Also there needs to be precisely four spaces (if I remember correctly) after every semi colon, it gives an “Unexpected Indentation” error otherwise.

Or you can use tabs.

@Lostscience, if you want to level up your programming skills, I suggest you take a course on Codeacademy. It’s a free site which can teach you how to program more easily.
It has interactive tutorials which guide you though some of the trickier coding concepts and gives you feedback so you can see if you’re doing it right. I wish I had know about before now.

It covers several programming languages. Python is in there.

Wisaam’s code showed a function:

def add_more_skunks(number):    
    number += 10
    return number

In order for a function to be used it has to be called.

smelly_skunks = 1
smelly_skunks = add_more_skunks(smelly_skunks)
smelly_skunks = add_more_skunks(smelly_skunks)
print (smelly_skunks)

main() is a function, you have to call it before it can do anything.

Also you only get errors in the console if the code does something it’s not allowed to. If you tell it to do something strange it will try and if it works there won’t be any error, even though the result is not what you want.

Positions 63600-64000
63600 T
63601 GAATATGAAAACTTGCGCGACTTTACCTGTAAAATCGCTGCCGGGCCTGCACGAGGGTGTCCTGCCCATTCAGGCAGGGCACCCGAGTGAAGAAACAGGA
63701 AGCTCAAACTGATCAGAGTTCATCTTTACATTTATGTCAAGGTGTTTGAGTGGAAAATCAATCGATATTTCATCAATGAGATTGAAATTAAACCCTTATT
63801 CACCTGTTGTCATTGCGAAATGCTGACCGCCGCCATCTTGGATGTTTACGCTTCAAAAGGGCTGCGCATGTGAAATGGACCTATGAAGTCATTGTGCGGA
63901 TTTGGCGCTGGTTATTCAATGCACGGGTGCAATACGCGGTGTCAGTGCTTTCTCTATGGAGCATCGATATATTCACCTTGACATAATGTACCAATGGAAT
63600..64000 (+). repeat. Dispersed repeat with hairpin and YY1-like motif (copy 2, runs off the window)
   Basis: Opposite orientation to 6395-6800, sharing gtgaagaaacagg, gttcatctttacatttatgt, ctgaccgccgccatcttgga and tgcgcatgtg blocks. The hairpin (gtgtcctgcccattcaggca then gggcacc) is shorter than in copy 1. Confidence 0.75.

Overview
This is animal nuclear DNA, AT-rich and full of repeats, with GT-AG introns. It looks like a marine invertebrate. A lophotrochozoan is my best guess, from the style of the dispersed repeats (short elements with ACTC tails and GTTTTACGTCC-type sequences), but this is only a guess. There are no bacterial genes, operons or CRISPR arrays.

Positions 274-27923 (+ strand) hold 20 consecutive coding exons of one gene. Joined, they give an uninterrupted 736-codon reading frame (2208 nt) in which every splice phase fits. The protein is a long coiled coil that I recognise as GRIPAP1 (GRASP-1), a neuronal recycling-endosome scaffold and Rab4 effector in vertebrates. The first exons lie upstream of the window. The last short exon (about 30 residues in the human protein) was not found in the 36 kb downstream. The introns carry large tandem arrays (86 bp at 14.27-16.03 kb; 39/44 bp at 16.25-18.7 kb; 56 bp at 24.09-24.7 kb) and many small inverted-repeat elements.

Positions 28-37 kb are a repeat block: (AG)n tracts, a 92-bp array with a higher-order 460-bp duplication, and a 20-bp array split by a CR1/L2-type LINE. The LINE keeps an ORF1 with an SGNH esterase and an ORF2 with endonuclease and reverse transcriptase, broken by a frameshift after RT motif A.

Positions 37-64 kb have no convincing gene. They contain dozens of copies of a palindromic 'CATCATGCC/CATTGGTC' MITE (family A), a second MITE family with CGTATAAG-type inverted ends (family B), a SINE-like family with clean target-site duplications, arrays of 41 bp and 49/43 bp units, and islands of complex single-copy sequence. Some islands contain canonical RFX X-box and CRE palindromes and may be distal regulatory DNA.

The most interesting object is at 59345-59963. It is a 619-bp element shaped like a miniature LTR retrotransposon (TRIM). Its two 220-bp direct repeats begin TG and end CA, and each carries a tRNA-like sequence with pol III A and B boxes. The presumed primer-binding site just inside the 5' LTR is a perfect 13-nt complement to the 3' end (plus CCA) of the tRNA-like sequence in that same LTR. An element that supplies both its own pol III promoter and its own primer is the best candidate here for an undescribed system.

Consider:

def add_more_skunks(number):    
    number -= 10
    return number
smelly_skunks = 1
smelly_skunks = add_more_skunks(smelly_skunks)
smelly_skunks = add_more_skunks(smelly_skunks)
print (smelly_skunks)

How many smelly skunks will print this time? It’s not a code error, it’s a user error.
These are the hardest kind of errors to find.
Several times I’ve used (y,x) instead of (x,y) and couldn’t work out why everything was in the wrong place.
Now it’s something I look out for, but the first couple of times it happened I couldn’t work out what was happening.
Or I named something the same as another object.

I did use codeacademy but i was not getting a answer fast enough to my question so i gave up using it.
It was taking weeks.

main() is nonsense.

When you use script mode put everything at top level indentation.